When it comes to teams avoiding Aroldis, it's all about business, not justice. Sports teams are billion-dollar brands, just like Bartells or Starbucks. By trotting this guy out to the mound every night they're endorsing him and his behavior. Maybe he didn't do it, but I'm not willing to risk my business on that. If he thinks that's unfair, he shouldn't have fired a gun 8 times through his garage window into a field (with a 4 month old baby nearby) and had a dozen cops get called out to set a permiter on his house while he hunkered inside. My guess is that some, if not all of the allegations are true. He admitted he got physical, but just “poked his girlfriend on the left shoulder." Mmmmkay.

I have no idea what he did, and he should be allowed to play for any team that will have him. But I don't want him on my team. Sports is about more than winning for me, I want to feel good about who I root for.


Not sure that Mojician (a defense attorney) would be super enthused about that attitude from a juror?  :- )

I would *hope* that what we expect from juries *reflects* what we all expect from ourselves in our own lives.


Good point Dan about special treatment of pro athletes.  Maybe Chapman just had to joke with them about Reds tickets and he had them eating out of the palm of his hand.  Could have happened.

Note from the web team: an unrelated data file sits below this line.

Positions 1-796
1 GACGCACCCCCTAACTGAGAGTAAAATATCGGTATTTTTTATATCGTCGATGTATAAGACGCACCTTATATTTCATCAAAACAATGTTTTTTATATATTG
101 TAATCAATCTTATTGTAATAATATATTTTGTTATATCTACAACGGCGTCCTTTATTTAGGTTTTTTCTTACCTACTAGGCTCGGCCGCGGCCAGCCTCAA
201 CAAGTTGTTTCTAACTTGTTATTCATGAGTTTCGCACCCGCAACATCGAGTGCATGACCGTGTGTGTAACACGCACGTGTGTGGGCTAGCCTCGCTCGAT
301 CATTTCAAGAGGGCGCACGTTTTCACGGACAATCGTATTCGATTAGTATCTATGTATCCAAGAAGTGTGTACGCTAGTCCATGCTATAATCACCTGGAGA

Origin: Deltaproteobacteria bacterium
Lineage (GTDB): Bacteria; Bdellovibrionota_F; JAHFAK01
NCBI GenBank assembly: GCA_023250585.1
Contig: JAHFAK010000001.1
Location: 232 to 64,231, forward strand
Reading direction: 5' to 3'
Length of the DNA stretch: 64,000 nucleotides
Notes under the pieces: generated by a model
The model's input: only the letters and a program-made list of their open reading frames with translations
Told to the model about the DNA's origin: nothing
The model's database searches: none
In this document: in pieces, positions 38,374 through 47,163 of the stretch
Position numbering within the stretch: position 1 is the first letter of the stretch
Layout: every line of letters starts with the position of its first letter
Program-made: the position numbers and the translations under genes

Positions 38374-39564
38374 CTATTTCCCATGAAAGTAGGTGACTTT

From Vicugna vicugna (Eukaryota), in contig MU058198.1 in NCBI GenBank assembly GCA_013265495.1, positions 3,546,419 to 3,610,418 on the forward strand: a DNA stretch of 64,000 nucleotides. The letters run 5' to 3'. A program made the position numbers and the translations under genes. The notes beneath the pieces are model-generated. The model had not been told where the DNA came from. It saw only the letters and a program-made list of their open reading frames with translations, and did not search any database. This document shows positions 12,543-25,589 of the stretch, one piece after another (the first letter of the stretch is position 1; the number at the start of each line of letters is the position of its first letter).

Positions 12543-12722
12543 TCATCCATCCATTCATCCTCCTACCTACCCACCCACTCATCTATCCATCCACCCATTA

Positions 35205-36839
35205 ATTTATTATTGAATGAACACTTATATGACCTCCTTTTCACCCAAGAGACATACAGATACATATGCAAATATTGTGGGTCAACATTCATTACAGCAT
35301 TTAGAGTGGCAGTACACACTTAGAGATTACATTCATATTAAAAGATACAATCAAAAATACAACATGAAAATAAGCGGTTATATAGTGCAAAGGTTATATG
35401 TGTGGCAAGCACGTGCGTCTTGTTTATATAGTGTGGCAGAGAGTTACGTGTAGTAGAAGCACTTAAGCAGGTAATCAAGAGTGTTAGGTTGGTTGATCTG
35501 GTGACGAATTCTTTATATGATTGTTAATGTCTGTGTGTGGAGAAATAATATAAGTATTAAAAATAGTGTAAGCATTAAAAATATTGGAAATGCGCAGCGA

That womens' accusations are not taken seriously enough, I'm also not so sure about.  But then, I never went to Duke ;- )

OBF's picture

First of all...  Ask Tiger Woods, or Steve Sarkisian if we don't hold Adultery or Substance abuse high in our list of Media lynch able moral prerogatives...

Or ask Bill Cosby, Bill Clinton and Johnny Manziel...

Heck, Ask Von Miller, what he thinks of substance abuse policies...  He is due for a YEAR LONG suspension if he smokes another doobie...  IN A STATE WHERE IT IS PERFECTLY LEGAL FOR HIM TO DO SO...

DV is CERTAINLY NOT the only high moral horse we like to get on...  The media is happy to go after any celebrity for...  well pretty much anything it doesn't like, especially sports figures, because they are "Role Models"  I think it has more to do with expectations (we EXPECT P Diddy to get in legal scuffles so, meh, when he does), and how much the media personally "likes" the personality (The Media bent over BACKWARDS to defend Tom Brady…  He is just so darn likable!).  Of course Domestic Violence IS a hot button issue right now, and in general an issue that needs addressing.  Me personally?  If a man even sneered at my daughter...  he would be getting a whole bunch of Daddy OBF in his face...  :)